Bill Increasing U.S. Census Bureau Autonomy Fizzles
This column is written to inform ASA members about what the ASA is doing to promote the inclusion of statistics in policymaking and the funding of statistics research. To suggest science policy topics for the ASA to address, contact ASA Director of Science Policy Steve Pierson at email@example.com.
Steve Pierson earned his PhD in physics from the University of Minnesota. He spent eight years in the Physics Department of Worcester Polytechnic Institute and later became head of government relations at the American Physical Society before joining the ASA as director of science policy.
A bill to strengthen the U.S. Census Bureau’s autonomy cleared the United States Senate unanimously in the closing days of the lame duck Congress but—despite the efforts of the ASA, members of Congress, and many others—failed to muster the votes necessary in the House of Representatives to send it to President Barack Obama’s desk. Any efforts to achieve the important and long-recognized reforms of the largest statistical agency—and major scientific agency—must start over in the new Congress.
The Census Oversight Efficiency and Management Reform Act of 2010 (H.R. 4945/S. 3167) would have made the Census Bureau more autonomous within the Commerce Department through provisions including a direct report to the secretary of commerce, a fixed five-year term for the director, independent testimony to Congress, and more control over the Census Bureau’s operations and management. (Currently, the U.S. Census Bureau director reports to the commerce under secretary for economic affairs, as does the Bureau for Economic Analysis director.)
Memo Allows Government Scientists to Serve in Professional Societies
A December 17, 2010, memo from John Holdren, Office of Science and Technology Policy director, contained a provision to promote professional development of government scientists by allowing their “full participation in professional or scholarly societies, … including removing barriers for serving as officers or on governing boards of such societies.” The ASA welcomed the news because of its practice of having a president and vice-president serve from the government sector every three years. Also, government scientists serve important roles in sections, chapters, and committees. Read more in my January 3 blog post, “Obama Administration Science Integrity Memo Includes Good News for ASA Governance and Government Statisticians: More Steps Necessary,” under Recent Blogs.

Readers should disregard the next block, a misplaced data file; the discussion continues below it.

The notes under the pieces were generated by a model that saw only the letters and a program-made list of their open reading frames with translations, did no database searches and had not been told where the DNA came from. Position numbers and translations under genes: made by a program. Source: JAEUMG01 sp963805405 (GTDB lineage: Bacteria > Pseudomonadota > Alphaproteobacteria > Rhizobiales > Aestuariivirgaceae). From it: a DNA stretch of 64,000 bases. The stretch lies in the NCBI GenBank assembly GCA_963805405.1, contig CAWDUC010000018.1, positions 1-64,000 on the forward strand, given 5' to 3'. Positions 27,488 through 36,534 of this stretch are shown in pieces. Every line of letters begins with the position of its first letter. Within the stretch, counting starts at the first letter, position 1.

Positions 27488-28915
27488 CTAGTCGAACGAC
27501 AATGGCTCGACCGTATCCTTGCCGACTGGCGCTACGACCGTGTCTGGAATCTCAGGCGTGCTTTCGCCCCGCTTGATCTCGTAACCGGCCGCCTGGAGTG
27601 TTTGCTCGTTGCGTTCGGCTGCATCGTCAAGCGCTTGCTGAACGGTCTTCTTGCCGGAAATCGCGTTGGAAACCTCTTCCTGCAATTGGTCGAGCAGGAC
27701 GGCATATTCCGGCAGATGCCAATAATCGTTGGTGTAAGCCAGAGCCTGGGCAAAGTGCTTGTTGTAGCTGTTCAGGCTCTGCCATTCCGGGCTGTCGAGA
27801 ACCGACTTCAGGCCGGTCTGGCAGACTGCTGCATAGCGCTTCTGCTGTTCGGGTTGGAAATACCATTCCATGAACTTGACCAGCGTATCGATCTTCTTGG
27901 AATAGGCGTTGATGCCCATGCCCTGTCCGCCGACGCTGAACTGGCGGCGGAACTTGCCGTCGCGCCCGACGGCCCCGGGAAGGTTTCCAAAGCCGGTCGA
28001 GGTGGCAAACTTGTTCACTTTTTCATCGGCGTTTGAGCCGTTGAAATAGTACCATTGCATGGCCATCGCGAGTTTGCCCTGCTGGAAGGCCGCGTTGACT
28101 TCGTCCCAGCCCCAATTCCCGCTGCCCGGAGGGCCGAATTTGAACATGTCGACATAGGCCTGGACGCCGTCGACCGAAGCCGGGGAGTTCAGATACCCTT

The statistical community and Census Bureau stakeholders—including the ASA Board of Directors, the seven living former Census Bureau directors, Council of Professional Associations on Federal Statistics, Consortium of Social Science Associations, American Association for Public Opinion Research, and dozens of other organizations—supported the bill. Further, the National Academies’ Principles and Practices of a Federal Statistical Agency lists the merits of the bill’s main components and the U.S. General Accountability Office’s December 14 report, 2010 Census, discusses the benefits the continuity of five-year terms would provide. (For details, see my December 14 blog post, “House to Take up Census Autonomy Bill Today: ASA Members Urged to Voice Support,” under Recent Blogs.
The Census Bureau would have benefitted immensely from the reforms in this bill. As a major science agency whose statistical products inform our democratic process and help guide hundreds of billions of dollars in federal assistance, the U.S. Census Bureau must be objective and insulated from improper influence, in both reality and perception. The fixed term for the director, the direct report to the secretary, and the increased autonomy would have bolstered the Census Bureau’s independence. It also would have improved the bureau’s efficiency and nimbleness by streamlining decision processes and ensuring continuity in leadership.
In both 1999 and 2009, the Census Bureau operated without a Senate-confirmed director during final preparations for the decennial census and, as the Government Accountability Office report 2010 Census observes, the average tenure of the past 11 census directors is about three years. The fixed term would help avoid leadership gaps during critical decennial census planning stages and facilitate the longer-term planning so vital to decennial censuses.